**Vatican not impressed with threat to sue over access to archives

**By John Thavis
[/font]Catholic News Service

VATICAN CITY (CNS) – A Jewish group’s recent threat to sue for access to church archives left Vatican officials unimpressed.

“It doesn’t make much sense, if you know how archives function. We certainly aren’t going to be intimidated,” said one church expert.

Rabbi Shmuel Herzfeld, vice president of the Coalition for Jewish Concerns, said in Washington Jan. 27 that his group would take legal action unless the Vatican Secret Archives were opened within a week. The group believes the material could identify Jewish children baptized as Catholics during World War II.

There are a couple of reasons why such demands for documents are not taken very seriously at the Vatican.

For one thing, delayed opening of archival materials – typically from 50 to 100 years – is a practice adopted by states all over the world, for technical reasons and to protect archives from contemporary political pressures.

Second, the Vatican has made extraordinary efforts to open some document sections in advance in recent years – only to find that very few scholars bother to examine the material.

“It’s strange. It seems that if they can’t find confirmation of their predetermined but undocumented theories, the archives can be forgotten,” said Father Sergio Pagano, prefect of the Vatican Secret Archives.

Father Pagano told the Italian newspaper Avvenire in January that only a trickle of experts is examining the documents regarding Vatican relations with Germany from 1922 to 1939; those documents were made available last fall, ahead of schedule.

The Vatican archives also had seven employees work for three years collating more than 3 million documents on the Holy See’s quiet efforts to help prisoners of war during World War II. The material was opened last May; so far, only 10 European scholars have come to do research, Father Pagano said.

“Sometimes you get the impression that some scholars, whose voices are perhaps amplified too much by the media, demand the opening of the Vatican archives as if they wanted to battle their way into a secret fortress,” Father Pagano said.

“But when the doors open and the documents can be consulted, those who seemed interested don’t show up, or come for what is basically a tourist visit,” he said.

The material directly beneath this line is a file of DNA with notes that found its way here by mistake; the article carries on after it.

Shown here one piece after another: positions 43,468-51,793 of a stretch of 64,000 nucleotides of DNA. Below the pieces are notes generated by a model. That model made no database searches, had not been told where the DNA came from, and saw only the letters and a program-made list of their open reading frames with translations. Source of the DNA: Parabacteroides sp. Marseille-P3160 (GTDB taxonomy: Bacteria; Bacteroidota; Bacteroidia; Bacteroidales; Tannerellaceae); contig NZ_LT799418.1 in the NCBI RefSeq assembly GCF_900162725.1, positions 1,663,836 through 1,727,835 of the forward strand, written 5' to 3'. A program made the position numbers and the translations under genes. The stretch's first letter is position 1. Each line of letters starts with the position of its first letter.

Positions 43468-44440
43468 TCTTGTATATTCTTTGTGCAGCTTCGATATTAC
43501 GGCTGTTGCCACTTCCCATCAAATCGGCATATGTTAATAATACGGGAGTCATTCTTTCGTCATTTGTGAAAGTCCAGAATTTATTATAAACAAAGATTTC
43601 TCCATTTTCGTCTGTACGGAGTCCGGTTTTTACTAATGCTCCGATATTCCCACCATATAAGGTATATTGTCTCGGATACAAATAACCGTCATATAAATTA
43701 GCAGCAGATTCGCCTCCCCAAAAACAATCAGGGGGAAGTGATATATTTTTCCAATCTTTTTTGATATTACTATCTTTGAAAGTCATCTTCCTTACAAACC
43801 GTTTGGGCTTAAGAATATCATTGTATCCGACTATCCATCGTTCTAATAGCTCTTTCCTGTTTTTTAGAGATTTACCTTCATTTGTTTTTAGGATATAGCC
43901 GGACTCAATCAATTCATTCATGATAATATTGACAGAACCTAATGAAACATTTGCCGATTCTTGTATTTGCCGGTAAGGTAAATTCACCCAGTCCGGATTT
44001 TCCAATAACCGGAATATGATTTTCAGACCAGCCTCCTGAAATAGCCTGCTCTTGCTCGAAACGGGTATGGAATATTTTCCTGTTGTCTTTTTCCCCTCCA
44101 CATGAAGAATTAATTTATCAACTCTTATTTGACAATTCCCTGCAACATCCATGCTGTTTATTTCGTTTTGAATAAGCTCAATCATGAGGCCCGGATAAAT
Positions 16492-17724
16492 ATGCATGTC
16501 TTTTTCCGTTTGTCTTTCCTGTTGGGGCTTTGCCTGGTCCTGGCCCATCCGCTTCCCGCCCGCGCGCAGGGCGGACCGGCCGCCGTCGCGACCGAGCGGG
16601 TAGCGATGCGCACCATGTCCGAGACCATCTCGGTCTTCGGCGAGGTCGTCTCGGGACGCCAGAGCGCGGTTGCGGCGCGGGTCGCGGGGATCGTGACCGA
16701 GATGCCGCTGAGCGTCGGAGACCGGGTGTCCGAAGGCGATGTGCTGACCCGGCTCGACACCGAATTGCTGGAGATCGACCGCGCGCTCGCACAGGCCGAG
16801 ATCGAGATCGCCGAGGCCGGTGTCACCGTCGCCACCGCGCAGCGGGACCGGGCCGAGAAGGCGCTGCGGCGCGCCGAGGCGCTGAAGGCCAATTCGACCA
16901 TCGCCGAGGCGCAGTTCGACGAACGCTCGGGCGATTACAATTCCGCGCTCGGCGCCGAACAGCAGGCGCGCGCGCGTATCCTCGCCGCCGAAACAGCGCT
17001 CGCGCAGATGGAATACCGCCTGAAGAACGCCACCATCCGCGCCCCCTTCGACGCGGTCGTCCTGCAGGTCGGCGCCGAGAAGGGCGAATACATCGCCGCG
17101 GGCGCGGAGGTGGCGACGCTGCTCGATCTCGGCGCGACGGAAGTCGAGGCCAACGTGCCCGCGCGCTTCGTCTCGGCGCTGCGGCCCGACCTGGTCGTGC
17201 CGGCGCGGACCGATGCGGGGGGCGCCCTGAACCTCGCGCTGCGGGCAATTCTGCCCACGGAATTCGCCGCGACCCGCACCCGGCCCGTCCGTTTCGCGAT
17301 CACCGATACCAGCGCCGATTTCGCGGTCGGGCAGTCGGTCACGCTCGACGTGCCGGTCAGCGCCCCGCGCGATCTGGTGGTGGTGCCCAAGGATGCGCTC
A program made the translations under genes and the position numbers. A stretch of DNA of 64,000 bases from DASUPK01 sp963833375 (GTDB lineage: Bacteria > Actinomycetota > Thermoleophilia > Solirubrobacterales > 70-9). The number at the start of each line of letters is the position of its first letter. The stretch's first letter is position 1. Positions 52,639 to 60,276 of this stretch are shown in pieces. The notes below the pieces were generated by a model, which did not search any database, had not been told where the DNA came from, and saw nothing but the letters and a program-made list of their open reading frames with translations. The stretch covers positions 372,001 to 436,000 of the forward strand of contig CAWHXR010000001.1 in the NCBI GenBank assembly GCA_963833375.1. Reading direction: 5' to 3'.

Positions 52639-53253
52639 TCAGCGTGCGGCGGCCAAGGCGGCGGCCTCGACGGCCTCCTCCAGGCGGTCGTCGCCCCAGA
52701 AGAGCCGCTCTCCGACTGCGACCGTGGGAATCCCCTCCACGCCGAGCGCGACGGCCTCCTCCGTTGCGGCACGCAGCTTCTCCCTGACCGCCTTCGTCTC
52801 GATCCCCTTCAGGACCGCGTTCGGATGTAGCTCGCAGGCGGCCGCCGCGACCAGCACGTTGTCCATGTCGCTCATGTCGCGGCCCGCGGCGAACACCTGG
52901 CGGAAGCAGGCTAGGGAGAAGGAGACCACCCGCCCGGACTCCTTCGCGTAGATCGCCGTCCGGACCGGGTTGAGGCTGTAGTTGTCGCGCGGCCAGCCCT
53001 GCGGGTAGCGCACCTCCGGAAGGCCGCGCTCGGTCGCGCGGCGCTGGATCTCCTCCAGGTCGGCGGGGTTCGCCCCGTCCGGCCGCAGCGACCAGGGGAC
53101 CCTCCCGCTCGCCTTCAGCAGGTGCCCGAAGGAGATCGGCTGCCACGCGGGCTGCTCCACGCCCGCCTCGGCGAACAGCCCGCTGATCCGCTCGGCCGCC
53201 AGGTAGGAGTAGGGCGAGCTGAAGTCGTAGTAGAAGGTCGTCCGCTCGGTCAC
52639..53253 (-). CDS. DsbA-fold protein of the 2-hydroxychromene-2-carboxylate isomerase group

In the Vatican’s view, the recent controversy over a document discovered in France illustrates the dangers of amateur archival research.

The letter, discovered in French church archives, purportedly was approved by Pope Pius XII. It said Jewish children who had been baptized to save them from the Nazis were to be entrusted only to families or institutions that would guarantee their continuing education in the faith.

Jewish groups pounced on the text, saying it proved that the Vatican under Pope Pius XII did not want baptized Jewish children returned to their parents.

But Vatican experts quickly pointed out that the letter was an unsigned summary of church policies, with no clear indication of source. It was written in French and was not found in the archives of the papal nunciature in France.

Then a more complete version of the letter emerged, clarifying that church leaders were speaking of abandoned Jewish children who were in the care of church institutions, not children whose parents wanted them back.

“It would be another thing if the children were requested back by the parents,” said the letter.

At the Vatican, Father Pagano oversees more than 50 miles of shelved archival documents, and the material just keeps growing. For example, he said, over the last six years, more than 5 million pieces of paper have been added to the collection.

The material is opened by pontificate, and next year the Vatican Secret Archives will make available documents from the papacy of Pope Pius XI, 1922-1939.

One reason for the delay is the monumental task of collecting, numbering and organizing the documents for consultation. At the Vatican, each document is double-checked for details like protocol numbers, handwritten notations and envelope information, so that its precise context can be established.

“It’s a long, painstaking and difficult work,” Father Pagano said.

For those who see something sinister in keeping all this information under lock and key, Father Pagano cites the opinions of other professional archivists, who say that letting historical documents sit untouched for several decades reduces the chance of their destruction or exploitation by people who lived too close to the period.

There are a few exceptions to the closed-door rule, however. Postulators working on sainthood causes may gain admission to the unopened archives if they need to research the life of the would-be saint.